I’m not a turkey person. I’m not. I go for the “oysters” under the turkey that flank the turkey backbone. It’s dark meat at its unctuous finest but after that the bird is all yours. If the oysters “disappear” then I won’t be having turkey that year. I like having leftovers to pack up for Daddy and the traditional sandwiches the day following Thanksgiving but I find, without fail, I always have bags of turkey meat left over. Mammoth drumsticks pester me from their gallon freezer bags as do equally huge bags of carved white meat. “Use me! Use me!”, they taunt. Okay. Get ready to be scarfed down and enjoyed. The secret to this recipe is a good roux which takes no talent at all…just time, shugah. You must, MUST, continually whisk it in order for the flavor to bloom and to avoid scorching. Scorch or burn the roux and all you can do is throw it out and start over. It takes roughly 30 minutes to prepare. But other than that it’s easy, clear sailing. I’m not going to prepare turkey pot pie, tetrazzini, turkey soup, spaghetti sauce or anything. I’m not. I’ll toss it before I make that stuff. But gumbo? Oh, yes, ma’am! This’ll be a family favorite, I kid you not. It’s cold out and now it’s the Christmas season. Try it. You’ll be glad you did.
Turkey and Sausage Gumbo
- 8 cups turkey meat plus the turkey carcass and any bones you wish to use, it’s fine to use more turkey if you have it
- enough water to cover the turkey in the pot
- 1/2 cup vegetable oil
- 3/4 cup all-purpose flour
- 2 tablespoons olive oil
- 1 12-ounce package Aidell’s andouille sausage or the andouille of your choice
- 2 medium onions, finely chopped
- 5 celery stalks, finely chopped
- 2 bell peppers, seeded and chopped
- 2 tablespoons grated garlic
- 1 bunch fresh thyme
- salt and pepper to taste
- prepared rice to serve with gumbo
- scallions, sliced, to garnish
- Place turkey in a large pot and cover with water. Bring to a boil then cover and drop temperature to a gentle simmer.
- While the stock is being prepared add the vegetable oil and flour to a sauce pan and whisk over medium to medium high heat.
- Continue whisking the roux until it becomes a dark chestnut color. Do not walk away from it at any point or it may scorch or burn and there’s no saving it at that point. You’ll have to start all over.
- Add the onion, celery, bell pepper, garlic and thyme to the roux and stir, cooking the vegetables over medium-low heat until softened.
- Remove roux from heat and set aside.
- Cut the sausage in 1/4″ thick rounds.
- Add olive oil to a skillet and brown the sausage.
- Remove any bones from the turkey stock and shred any large pieces of meat.
- Add a cup or two of stock to the roux mixture and stir until smooth.
- Add the roux mixture and sausage to the stock. Stir until all ingredients are completely incorporated into the stock.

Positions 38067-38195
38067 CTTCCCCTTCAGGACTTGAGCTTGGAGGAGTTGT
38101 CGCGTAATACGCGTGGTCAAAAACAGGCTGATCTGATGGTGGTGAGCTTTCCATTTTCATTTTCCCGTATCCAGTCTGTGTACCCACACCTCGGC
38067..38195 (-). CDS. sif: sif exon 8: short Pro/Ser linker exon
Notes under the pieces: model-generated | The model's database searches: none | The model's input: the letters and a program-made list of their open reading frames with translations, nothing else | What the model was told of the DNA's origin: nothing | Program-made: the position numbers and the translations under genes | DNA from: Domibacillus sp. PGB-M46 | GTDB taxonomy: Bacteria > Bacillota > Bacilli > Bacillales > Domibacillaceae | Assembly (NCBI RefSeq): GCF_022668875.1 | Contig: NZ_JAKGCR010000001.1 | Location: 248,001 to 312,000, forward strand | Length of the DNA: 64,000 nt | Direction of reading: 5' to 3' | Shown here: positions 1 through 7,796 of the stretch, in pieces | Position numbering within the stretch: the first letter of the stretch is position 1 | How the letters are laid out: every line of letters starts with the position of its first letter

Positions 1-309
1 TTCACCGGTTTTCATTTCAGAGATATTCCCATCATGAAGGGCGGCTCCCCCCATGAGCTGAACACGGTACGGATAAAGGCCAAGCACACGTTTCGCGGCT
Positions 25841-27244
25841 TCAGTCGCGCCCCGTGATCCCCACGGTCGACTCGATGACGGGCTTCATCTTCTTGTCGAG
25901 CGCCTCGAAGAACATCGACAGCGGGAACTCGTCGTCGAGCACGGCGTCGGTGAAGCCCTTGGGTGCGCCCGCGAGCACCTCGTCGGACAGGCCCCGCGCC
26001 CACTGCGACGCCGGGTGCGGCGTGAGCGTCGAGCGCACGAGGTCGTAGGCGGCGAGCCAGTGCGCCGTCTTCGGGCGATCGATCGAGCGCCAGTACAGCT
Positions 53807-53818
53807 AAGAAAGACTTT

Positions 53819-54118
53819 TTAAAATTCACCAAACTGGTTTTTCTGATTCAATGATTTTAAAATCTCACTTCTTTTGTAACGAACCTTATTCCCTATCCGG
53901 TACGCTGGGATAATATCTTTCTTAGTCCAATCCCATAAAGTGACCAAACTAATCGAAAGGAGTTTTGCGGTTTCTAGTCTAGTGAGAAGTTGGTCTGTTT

- Simmer until thickened about 2 hours.
- Serve over rice and garnish with sliced scallions.
Oh, y’all. Taking these photos is killing me. I crank the music loud and that’s okay except if I hear loud music often I pour a drink…regardless of the time of day. This recipe liked to kill me. I had several ideas for props and one of them was to stack a few biscuit hot from the oven in the background. I baked them off and although I didn’t even use them in the photos I ate two. I’m filled with shame. I thought maybe I’d toss a few potato chips behind the photo of the shrimp po’ boy. As I walked down the chip aisle at my neighborhood Publix, my eyes fell on “Hot ‘N Spicy Pork Rinds”. Well! I’m half Puerto Rican. Pork rinds hold deep meaning for us. Into the cart they went alongside the frozen biscuit I knew I wouldn’t eat because…c’mon, they’re frozen. I don’t eat that garbage. I ‘magine that’s why I only ate two. I stopped by the bakery to pick up a few freshly baked hoagie rolls for the po’ boy photo and I can honestly say all I ate of THAT product was the tip I cut off of one roll for aesthetic purposes. People, I was like the mayor in the movie “Chocolat”, who also went crazy during Lent. He couldn’t control himself from eating chocolate and that’s how I was with all these tempting carbs while taking these photos. I didn’t touch the shrimp…I needed them and this was the fourth and last time was frying them to take some photos. No. I focused on the biscuit and pork rinds…and my cocktails…at 2:17 in the afternoon. Ugh. I keep thinking, “Can I get any fatter?”, and the answer always, always is yes. But I had a good time setting up the shoots. I danced alone in the house with the dog and Earth, Wind and Fire. Chaka Khan and Bobby Womack may have shown up. I boogied to “Love Rollercoaster” and Shalamar’s “Make The Move”. And when the shoots were over there’s a chance I indulged in a shrimp or two. (Insert shameful face emoji.) So I will share with you this recipe that, again, I have made four (4) times because my family and I kept eating all of it before I took pics. It is heavenly!